What to Do When Someone Discloses their Disability
Disclosing your disability to a new person comes with significant risks; rejection, ridicule or loss of respect. When someone opens up to you about their disability/disabilities they are showing you that they trust you as a confidant. Often people feel anxious when sharing this information with anyone, they may have had poor previous experiences too, which will cause even more trepidation. Someone overcoming their fears and telling you about their disability shows that not only do they trust you, but they feel you are a significant enough part of their life that you should know.
Below are some things for you to think about when it comes to receiving disclosure from someone to make sure you make the experience as comfortable as possible for them:
Do they use person or identity first language? Some people have very strong opinions about which way they would like people to refer to their disabilities. Beyond using respectful words and avoiding slurs, it is important to know how to talk to this person about their disabilities in the future. There’s no way to know what they feel most comfortable with without getting their input, so don’t be afraid to ask them.
If they prefer person-first language they are a person with a disability. Use phrases like: “you have [their disability as a noun]”, “they use a wheelchair” or “their challenges with organisation can be explained by them having dyspraxia”.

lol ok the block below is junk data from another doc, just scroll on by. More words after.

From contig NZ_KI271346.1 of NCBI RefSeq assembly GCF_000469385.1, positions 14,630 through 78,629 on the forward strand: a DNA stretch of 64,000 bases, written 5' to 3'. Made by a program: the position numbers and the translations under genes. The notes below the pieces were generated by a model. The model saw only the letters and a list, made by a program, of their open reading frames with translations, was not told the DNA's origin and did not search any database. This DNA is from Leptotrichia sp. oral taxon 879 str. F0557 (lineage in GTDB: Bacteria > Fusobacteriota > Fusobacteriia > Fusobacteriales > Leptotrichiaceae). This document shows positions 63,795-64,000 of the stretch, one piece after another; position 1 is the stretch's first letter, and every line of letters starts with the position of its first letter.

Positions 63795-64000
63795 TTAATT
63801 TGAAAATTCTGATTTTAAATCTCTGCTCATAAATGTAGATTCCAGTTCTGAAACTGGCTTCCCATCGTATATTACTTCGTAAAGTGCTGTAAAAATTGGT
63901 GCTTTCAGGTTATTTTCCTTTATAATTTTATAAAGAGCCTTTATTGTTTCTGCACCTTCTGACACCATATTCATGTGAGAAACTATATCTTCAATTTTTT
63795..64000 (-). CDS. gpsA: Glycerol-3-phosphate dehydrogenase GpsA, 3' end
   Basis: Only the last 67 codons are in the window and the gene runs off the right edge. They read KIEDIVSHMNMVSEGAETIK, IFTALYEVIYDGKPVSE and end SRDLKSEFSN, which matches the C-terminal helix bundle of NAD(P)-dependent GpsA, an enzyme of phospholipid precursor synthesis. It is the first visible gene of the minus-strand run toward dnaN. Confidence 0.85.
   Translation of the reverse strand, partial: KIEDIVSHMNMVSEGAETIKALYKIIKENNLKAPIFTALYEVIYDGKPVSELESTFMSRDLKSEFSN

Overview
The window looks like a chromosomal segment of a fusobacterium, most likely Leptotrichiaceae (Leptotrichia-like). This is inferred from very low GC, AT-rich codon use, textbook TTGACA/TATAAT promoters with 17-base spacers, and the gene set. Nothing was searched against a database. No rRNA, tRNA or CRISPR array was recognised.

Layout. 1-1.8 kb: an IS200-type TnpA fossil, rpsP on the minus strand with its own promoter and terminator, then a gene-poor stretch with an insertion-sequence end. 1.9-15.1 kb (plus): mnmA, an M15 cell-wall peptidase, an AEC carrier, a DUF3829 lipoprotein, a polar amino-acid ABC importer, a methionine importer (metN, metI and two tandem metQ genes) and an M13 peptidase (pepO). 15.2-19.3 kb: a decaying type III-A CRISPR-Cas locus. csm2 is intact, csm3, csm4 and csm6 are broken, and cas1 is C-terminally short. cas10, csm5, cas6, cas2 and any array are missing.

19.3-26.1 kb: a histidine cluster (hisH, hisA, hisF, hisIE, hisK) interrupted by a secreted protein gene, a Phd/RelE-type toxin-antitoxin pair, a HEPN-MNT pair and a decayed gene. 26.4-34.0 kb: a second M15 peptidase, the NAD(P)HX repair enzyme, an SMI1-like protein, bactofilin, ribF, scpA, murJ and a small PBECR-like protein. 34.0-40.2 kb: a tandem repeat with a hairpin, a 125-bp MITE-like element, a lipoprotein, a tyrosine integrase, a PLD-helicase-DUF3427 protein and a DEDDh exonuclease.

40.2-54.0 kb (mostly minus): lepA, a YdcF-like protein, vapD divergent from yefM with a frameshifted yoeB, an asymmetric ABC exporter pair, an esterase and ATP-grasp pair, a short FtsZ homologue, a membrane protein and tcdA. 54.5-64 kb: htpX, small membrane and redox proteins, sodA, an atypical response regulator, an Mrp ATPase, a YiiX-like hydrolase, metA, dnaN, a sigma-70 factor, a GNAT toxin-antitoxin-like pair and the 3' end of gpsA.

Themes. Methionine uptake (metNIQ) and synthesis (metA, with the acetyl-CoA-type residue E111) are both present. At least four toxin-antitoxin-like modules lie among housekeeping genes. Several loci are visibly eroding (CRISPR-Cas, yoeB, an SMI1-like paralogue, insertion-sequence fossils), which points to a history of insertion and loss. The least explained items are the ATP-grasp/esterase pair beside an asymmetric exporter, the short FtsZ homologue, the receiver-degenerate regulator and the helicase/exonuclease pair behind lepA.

If they prefer identity-first language they are a disabled person. Use phrases like: “you are [their disability as an adjective]”, “they are a wheelchair user” or “their challenges with organisation can be explained by them being dyspraxic”.
In this blog I use both person-first and identity-first language interchangeably. If you want to learn more about language and disability, visit this page here. (Link to article on language here)
Do not break their trust by mentioning their disability without former, specific permission. If someone with a disability decides to tell you about it, that is their decision. It must always be up to the disabled person to decide whether to disclose, and all details of how, when and to who they open up to.
Again, do not be afraid of asking them questions – no one expects or necessarily wants the person they disclose to have expert prior knowledge. It’s good to be learning, especially by talking directly to your disabled company. Ask them about their experience – is there anything they would like help with? How best can you support in getting what they need? Be discrete about implementing their suggestions and getting their supports, quiet help is much more appropriate than loud fussing.
If you can make it personal, and feel comfortable doing so, do. For example, you may have a friend, family member or loved one with the same or a similar disability, if that’s the case you may anonymously mention them, or draw upon your prior knowledge when suggesting solutions.
The best way to find out what supports a person might need is to have an open discussion with them about their barriers and ways they cope or overcome them. If your company is hard of hearing they may need to lip read, it which case getting people close to the person to wear masks with clear windows around the mouth may be helpful. If this is the case the person may need to disclose their deafness more widely and may want for you to help with this either by being present when they do, practicing phrasing with you beforehand or even checking in afterwards. If you are classmates or colleagues they may request you are with them when they first tell their lecturers/managers.
Tell them that you appreciate them, and the role they play in your life. Let them know this will not adversely affect your relationship with them.